Now that Toronto has entered its typical “winteresque” state, giving us all – I’m sure – a nostalgic, if slightly guilt-ridden, feeling of long summer days lost, I can safely post an homage to last winter’s epic vacation back home. Images of Bulgaria’s snow covered mountains and its people, the food, the wine, the simplicity of every day’s life…I’m craving a trip back home but, this year, I am unfortunately unable to feel the fresh(est) of air fill up my lungs. I am, however, taking a trip to Germany – our other home – and Da Kid and I are stoked to spend Christmas in the Bavarian Alps. But before we jet off to Hamburg, road trip to Schwartzwald and visit all of the Christkindlmarkt(s) in between – at which point I will flood your feeds with endless images of food, European Architecture and…gluhwein – I want to throw it back to last year. Because memories aren’t to be left in the past, but rather meant to warm up gloomy days. And I’ll be damned, if I don’t mean it when I say that “Today IS a gloomy Monday!”

Living away from home isn’t easy. I’ve been doing it for over 18 years. It gets easier when you finally build a home somewhere else, when you start your own family and plant your roots in a different land; a place that I now call home. And while Toronto has been a city that has both embraced me AND thrown a variety of opportunities my way, visiting my birth place is always the sweet(est) of treats. With an abundance of mountains throughout and the Black Sea, as its East Boarder, Bulgaria is a country that can offer you the best of both worlds: you can spend your day at a beach – crowded or remote, or trek up the Rila Mountains to the highest of Balkan peaks – Mussala. Last year, we drove towards the Rodopi Mountains to Pamporovo – a popular winter resort with slopes, attracting the most avid of snowboarders (and some unusually confident ski- mamas, accompanied by their privileged brats. I’m clearly just trying to be funny. Or mean…leave it up to you.)

All jokes aside, I’m simply going to take a minute to admire the purest of beauties – Mother Nature, my home and the people and traditions that come with it.

Pamporovo, Rodopi Mountains, Bulgaria

Presveta Bogoroditsa Church, Pamporovo, Bulgaria

Presveta Bogoroditsa Church, Pamporovo, Bulgaria

Our flight form Hamburg landed in Sofia at noon on New Year’s Eve and we immediately headed for the resort, checked into the hotel, made sure the staff knew we weren’t messing around – but that’s a story for a different day – and got ready to enjoy a New Year’s celebration, which later left the kid and I feasting for the state of bodies the day after. Surprisingly, a hangover isn’t a scary thing when the altitude is high and air fresh: we were up at 9 for breakfast and braving the snow banks a couple of hours later. It’s a Bulgaria tradition to go to church the first day of the year – at least it is one in my family. It’s not a religious thing, but rather a soulful one. We visit churches built centuries prior to our existence, feel the spirit of the people before us and light a candle for the health of our families and all of the people that we love: alive or long gone.

Presveta Bogoroditsa Church, Pamporovo, Bulgaria

The Rodopi Mountains are a beautiful place – both in winter, when buried under heavy snow and in summer, when the sun lights up its green hills. The people are wonderful and the only time they pressure you is when they want to drag you into their place to eat. Cause what else is there to do on a cold winter day than stuff your face with home-style food, in a family-owned restaurant with no menu, and wash it down with homemade wine after a long walk?! Tell me, I’ll wait.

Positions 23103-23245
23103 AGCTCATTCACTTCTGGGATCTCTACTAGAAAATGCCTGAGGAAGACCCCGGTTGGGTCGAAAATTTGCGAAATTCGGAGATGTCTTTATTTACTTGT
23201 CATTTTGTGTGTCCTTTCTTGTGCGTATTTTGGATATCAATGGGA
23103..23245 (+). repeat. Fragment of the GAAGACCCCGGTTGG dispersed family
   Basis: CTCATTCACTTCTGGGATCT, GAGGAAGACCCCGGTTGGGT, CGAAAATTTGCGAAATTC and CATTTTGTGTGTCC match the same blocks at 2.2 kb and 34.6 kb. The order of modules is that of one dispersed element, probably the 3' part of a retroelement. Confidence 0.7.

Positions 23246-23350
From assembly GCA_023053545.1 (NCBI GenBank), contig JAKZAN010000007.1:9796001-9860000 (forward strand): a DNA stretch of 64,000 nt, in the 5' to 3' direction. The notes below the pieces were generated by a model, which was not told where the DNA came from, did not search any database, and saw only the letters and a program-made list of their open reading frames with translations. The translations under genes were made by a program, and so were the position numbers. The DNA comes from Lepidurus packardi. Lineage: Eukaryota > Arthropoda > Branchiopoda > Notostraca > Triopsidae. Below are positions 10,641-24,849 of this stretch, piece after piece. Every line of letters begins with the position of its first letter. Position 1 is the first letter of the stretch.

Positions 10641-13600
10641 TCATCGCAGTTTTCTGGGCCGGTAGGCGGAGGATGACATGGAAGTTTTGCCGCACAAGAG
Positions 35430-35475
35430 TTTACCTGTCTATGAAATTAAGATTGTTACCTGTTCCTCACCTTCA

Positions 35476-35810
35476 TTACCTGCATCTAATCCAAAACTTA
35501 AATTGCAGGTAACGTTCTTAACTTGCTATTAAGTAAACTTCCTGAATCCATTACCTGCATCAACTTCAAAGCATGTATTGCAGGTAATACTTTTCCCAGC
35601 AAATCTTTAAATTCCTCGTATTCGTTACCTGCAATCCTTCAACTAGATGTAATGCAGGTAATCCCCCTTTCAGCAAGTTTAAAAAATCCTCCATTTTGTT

And of course, there’s the slopes. And (possibly) more food. A quick drive down the mountain road and you can find yourself a small shed, where someone’s grandma is selling her homemade wine, jams and honey. And it doesn’t get better (or more organic) than that.

Five days later, on our drive back to my hometown, we stopped at another church; a monastery actually. It was St Iordan’s Day and on its eve all of the priests gather to bless buckets of water for people to take home. Another tradition prompting many to head over to the chapel, empty plastic bottles in hand, in an attempt to inject a doze of health and soul into their family and lives.

I’m especially proud to be able to share this sort of experience with Da Kid. A few days prior to our Bulgarian wedding, he chose to get baptized in an Orthodox Church. It wasn’t religion based, it was tradition. He fell in love with Bulgaria from the moment he first stepped foot in the country. He became a part of my family years before we even got hitched and he felt this one step solidified his relationship with the country even further. Even more, back in the summer of 2015, it allowed us to get married (for the second time) in a church 500 years older than Canada itself. And THAT was something that we could never put a price on!

And then, there are moments like this one…

Bulgaria may be my homeland, my beginning and my roots. But I will not be biased when I tell you that you should visit it. You should make time to visit a country with a history of 14 centuries (and counting), a place where the Cyrillic alphabet was born, where 15 century old ruins still stand, where the Thracians first lived and where the spirit of many old civilizations still live. It’s cheap to get there, it’s cheap to visit (if you’re coming from the West). But you can never put a price on the experience that will live with you forever. I promise!

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